Virginia laboratory workers might be concerned about safety on the job after hearing about problems at one of the country's premier nuclear weapons facilities. The Los Alamos National Laboratory, which created the atomic bomb, is facing growing criticism for its safety record.
The Center for Public Integrity has highlighted federal regulators' worries about the safety situation at the lab over time. Incidents have included spilled plutonium and mispositioned plutonium rods that could cause a serious disaster. However, officials at the lab have highlighted the facility's positive external reviews and strong security.
The Los Alamos National Laboratory had to suspend work for a period of time in 2013 due to safety problems. The safety issues not isolated to that facility, however. Instead, they are a concern at nuclear research labs across the United States, many of which are growing old. In Washington state, for example, the Hanford Nuclear Reservation continues to struggle with little funding and a significant toxic waste problem. Fire suppression and alarm systems at the Los Alamos lab were last updated in the 1970s. While the Energy Department has ordered increased plutonium pit production at the lab, there are concerns about the ability of the concrete building to withstand the additional pressure.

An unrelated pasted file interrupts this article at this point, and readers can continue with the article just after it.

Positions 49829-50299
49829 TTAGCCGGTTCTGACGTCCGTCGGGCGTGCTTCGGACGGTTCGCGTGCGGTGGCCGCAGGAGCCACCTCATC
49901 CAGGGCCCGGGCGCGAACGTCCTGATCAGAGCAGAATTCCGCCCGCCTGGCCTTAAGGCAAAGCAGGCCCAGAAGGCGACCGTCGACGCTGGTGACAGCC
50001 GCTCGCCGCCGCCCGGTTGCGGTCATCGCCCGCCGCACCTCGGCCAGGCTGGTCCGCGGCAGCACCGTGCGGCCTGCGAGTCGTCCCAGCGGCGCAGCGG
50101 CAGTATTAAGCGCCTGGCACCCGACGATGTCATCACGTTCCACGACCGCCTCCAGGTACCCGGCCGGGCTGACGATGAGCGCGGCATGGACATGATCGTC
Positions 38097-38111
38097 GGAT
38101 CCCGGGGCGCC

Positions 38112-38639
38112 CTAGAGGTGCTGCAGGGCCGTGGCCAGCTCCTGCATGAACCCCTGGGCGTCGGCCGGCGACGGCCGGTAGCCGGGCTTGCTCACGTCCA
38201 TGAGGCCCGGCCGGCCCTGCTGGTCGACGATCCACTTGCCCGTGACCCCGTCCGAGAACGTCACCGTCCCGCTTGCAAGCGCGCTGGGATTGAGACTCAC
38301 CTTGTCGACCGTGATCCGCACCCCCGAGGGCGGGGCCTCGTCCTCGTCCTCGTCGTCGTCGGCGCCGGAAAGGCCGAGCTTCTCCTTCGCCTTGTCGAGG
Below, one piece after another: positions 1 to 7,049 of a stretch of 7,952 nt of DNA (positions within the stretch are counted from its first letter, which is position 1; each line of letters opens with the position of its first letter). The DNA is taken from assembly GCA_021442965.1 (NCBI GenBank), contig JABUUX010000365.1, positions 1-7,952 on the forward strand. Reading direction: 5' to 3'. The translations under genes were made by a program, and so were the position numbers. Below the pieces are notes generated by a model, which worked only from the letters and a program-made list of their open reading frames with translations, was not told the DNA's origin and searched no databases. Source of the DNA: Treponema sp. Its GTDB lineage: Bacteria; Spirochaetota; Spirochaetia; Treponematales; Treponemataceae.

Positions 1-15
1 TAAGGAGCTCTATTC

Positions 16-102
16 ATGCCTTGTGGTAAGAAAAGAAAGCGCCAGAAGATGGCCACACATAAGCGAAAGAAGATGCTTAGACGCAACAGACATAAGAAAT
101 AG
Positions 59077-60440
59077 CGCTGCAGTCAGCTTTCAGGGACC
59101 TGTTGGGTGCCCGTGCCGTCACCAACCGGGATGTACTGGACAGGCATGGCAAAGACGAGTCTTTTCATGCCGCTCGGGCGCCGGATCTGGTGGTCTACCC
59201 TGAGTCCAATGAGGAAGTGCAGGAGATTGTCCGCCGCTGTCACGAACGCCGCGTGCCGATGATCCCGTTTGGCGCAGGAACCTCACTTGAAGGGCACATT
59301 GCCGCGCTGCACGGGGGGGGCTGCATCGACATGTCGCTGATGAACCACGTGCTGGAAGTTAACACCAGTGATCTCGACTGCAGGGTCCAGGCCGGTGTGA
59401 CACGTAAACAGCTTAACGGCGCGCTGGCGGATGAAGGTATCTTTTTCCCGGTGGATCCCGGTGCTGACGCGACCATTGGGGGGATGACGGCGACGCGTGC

Regardless of the type of work that is being done, employers have a responsibility to provide a safe environment that adheres to government regulations and safety and health standards. People who have been injured on the job might want to meet with an attorney to learn about the procedures that govern the filing of a claim for workers' compensation benefits.